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@InProceedings{TejadaGBMCCNSCAGMV:2019:LaUsCo,
               author = "Tejada, Graciela and Gatti, Luciana Vanni and Basso, Luana 
                         Santamaria and Marani, Luciano and Cassol, Henrique Luis Godinho 
                         and Crispim, St{\'e}phane Palma and Neves, Raiane Aparecida Lopes 
                         and Sanchez, Alber and Correia, Caio Silvestre de Carvalho and 
                         Arai, Eg{\'{\i}}dio and Gloor, Emanuel Ulrich and Miler, Johan 
                         B. and Von Randow, Celso",
          affiliation = "{Instituto Nacional de Pesquisas Espaciais (INPE)} and {Instituto 
                         Nacional de Pesquisas Espaciais (INPE)} and {Instituto Nacional de 
                         Pesquisas Espaciais (INPE)} and {Instituto Nacional de Pesquisas 
                         Espaciais (INPE)} and {Instituto Nacional de Pesquisas Espaciais 
                         (INPE)} and {Instituto Nacional de Pesquisas Espaciais (INPE)} and 
                         {Instituto Nacional de Pesquisas Espaciais (INPE)} and {Instituto 
                         Nacional de Pesquisas Espaciais (INPE)} and {Instituto Nacional de 
                         Pesquisas Energ{\'e}ticas (IPEN)} and {Instituto Nacional de 
                         Pesquisas Espaciais (INPE)} and {University of Leeds} and NOAA and 
                         {Instituto Nacional de Pesquisas Espaciais (INPE)}",
                title = "Land use and cover change and CO2 atmospheric measurements in the 
                         Amazon forests",
            booktitle = "Abstracts...",
                 year = "2019",
         organization = "Chapman Conference on Understanding Carbon Climate Feedbacks",
             abstract = "In the last years, global CO2 concentrations have reach levels 
                         never seen before reaching more than 400 ppm. Among the main 
                         causes of these emissions are the burning of fossil fuels and the 
                         land use and cover change (LUCC) related emissions. In the Amazon 
                         region, the main CO2 emissions are related to deforestation. 
                         Multitemporal LUCC datasets have been restrict to Brazil, but now 
                         has been released a pan-Amazon dataset for all the countries 
                         sharing the Amazon, opening the possibility of studying the Amazon 
                         forests as a whole. On the other hand, the lower-troposphere 
                         greenhouse gas (GHG) monitoring program Carbam project, has been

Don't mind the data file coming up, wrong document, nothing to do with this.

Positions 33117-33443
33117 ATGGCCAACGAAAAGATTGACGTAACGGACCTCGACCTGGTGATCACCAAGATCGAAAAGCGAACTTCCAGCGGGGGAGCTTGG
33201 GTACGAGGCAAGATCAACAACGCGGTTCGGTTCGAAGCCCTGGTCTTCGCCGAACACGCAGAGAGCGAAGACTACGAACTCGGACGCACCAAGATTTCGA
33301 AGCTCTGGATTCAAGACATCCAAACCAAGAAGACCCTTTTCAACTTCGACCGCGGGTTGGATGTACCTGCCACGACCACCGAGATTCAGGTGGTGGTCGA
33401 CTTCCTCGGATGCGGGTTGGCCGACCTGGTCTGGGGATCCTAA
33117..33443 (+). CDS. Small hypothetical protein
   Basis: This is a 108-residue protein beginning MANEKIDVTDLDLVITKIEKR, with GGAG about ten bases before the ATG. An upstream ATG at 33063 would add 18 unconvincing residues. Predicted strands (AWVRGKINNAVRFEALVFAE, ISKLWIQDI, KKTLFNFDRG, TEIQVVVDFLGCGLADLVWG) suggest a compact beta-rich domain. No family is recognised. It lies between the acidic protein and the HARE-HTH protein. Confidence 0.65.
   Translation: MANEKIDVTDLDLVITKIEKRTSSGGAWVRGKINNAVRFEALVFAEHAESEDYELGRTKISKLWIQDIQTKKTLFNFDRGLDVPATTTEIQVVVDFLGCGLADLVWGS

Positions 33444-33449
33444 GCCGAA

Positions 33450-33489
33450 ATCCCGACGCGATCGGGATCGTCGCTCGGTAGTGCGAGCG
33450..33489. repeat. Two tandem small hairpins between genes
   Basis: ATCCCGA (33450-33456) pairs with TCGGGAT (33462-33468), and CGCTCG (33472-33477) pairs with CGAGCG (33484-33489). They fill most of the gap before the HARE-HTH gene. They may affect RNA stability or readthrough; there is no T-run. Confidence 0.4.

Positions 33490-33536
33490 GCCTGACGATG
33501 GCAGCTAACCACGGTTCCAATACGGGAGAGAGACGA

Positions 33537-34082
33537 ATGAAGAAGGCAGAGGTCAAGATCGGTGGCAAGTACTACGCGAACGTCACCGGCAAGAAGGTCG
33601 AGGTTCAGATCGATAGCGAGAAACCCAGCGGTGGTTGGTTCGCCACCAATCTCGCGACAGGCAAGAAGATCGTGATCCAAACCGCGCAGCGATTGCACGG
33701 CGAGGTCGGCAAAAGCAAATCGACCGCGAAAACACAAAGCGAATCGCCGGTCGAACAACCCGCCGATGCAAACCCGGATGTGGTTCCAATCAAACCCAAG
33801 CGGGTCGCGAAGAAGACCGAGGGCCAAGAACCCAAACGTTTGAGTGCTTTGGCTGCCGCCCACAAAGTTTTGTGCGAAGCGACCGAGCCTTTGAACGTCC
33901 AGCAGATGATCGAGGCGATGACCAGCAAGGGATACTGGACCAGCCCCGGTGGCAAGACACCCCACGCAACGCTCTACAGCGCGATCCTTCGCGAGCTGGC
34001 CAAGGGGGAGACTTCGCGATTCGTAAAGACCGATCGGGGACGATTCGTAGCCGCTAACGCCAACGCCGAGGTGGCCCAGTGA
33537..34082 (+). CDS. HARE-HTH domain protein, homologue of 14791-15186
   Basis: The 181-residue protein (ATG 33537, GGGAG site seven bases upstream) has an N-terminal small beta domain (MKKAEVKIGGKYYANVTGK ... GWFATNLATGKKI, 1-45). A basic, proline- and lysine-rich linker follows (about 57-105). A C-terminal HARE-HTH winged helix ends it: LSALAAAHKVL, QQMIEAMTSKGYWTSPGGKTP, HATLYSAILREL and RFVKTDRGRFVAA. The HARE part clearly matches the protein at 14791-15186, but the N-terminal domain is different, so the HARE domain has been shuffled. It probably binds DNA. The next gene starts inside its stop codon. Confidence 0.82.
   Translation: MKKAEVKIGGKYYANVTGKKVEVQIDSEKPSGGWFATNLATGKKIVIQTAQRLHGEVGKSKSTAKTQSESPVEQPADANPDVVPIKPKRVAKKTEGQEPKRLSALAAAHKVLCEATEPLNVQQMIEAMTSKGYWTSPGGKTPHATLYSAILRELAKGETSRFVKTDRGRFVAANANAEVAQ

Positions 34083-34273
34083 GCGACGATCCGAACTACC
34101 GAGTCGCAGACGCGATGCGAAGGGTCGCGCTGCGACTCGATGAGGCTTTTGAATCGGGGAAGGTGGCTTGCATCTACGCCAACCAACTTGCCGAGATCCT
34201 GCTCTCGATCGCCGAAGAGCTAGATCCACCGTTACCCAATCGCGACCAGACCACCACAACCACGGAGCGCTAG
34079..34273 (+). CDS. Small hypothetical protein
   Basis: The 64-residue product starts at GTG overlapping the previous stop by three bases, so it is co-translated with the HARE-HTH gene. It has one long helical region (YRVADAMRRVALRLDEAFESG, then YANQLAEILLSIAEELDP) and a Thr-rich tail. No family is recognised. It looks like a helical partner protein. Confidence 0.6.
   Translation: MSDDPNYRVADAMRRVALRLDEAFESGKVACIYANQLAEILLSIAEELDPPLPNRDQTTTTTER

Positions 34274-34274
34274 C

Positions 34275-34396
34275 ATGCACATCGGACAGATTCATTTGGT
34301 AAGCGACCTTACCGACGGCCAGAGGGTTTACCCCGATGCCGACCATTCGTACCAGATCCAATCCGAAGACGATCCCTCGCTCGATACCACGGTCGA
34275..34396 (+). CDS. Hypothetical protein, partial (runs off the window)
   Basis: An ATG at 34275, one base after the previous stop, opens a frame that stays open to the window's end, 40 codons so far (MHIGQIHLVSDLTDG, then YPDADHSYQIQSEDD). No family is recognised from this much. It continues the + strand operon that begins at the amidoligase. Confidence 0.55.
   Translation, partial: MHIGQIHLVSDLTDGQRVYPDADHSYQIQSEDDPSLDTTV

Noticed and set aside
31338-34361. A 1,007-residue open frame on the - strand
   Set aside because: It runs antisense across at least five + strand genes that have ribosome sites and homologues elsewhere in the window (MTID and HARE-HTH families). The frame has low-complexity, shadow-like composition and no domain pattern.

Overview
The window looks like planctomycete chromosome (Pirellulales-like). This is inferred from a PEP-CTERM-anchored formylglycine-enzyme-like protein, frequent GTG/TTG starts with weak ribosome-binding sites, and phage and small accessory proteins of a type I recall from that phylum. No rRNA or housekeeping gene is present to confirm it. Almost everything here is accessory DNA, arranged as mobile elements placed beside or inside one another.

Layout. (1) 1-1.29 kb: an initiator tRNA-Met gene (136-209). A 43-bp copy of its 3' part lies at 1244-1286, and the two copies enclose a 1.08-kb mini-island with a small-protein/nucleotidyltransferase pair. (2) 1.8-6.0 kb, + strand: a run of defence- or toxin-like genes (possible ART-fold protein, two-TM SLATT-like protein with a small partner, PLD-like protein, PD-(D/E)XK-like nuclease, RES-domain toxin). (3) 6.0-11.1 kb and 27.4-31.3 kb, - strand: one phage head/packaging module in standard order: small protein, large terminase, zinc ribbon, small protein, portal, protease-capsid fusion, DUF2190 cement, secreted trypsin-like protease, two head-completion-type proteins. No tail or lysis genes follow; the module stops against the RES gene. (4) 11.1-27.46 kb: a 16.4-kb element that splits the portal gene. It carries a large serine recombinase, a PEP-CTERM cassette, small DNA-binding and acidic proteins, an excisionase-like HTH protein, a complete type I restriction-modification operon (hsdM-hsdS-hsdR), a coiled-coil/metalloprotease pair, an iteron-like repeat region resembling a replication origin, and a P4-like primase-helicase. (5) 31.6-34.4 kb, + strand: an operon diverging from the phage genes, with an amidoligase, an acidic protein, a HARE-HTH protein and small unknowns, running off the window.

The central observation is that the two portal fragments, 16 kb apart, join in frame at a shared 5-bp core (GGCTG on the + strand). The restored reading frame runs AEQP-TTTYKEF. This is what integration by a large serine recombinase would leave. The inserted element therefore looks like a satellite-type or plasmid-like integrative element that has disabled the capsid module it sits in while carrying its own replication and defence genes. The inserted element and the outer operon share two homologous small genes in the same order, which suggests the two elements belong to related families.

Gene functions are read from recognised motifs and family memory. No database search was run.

collecting biweekly GHGs vertical profiles in four sites of the 
                         Amazon since 2010, filling a very important gap in regional GHGs 
                         measurements. Our purpose is to understand the relationships 
                         between regional LUCC and CO2 aircraft measurements in the Amazon. 
                         Here we present the relationships between annual LUCC data from 
                         2010 to 2017 in the Amazon forest and in each mean influence area 
                         of Carbam sites comparing them with mean annual CO2 fluxes. 
                         Considering the whole Amazon forests and the mean annual CO2 
                         fluxes, the years with more forest loss and agriculture increase 
                         are 2010 and 2016, showing relation with CO2 fluxes. On the other 
                         hand, 2011 and 2017 also have deforestation (less than 2010 and 
                         2016), but the CO2 fluxes are lower, showing that droughts could 
                         also influence the CO2 concentrations. Looking at each influence 
                         area, total carbon flux of Alta Floresta and Rio Branco have the 
                         same tendency as the forest loss from 2013 to 2017, but no in 2010 
                         and 2012. In Tabantinga, Tef{\'e} and Santarem there is no a 
                         direct relationship between the carbon fluxes and the forest loss. 
                         To understand better the relationships at each site, we have to 
                         consider the years of measurements. Also, the temporal scale, 
                         carbon fluxes are measure biweekly and the LUCC data is annual. 
                         Looking at the potentialities and limitations of this 
                         relationship, it will be possible to improve the methodology to 
                         better understand the interaction of human activities and CO2 
                         emissions on the carbon balance.",
  conference-location = "San Diego, CA",
      conference-year = "26-29 ago.",
        urlaccessdate = "18 jan. 2021"
}


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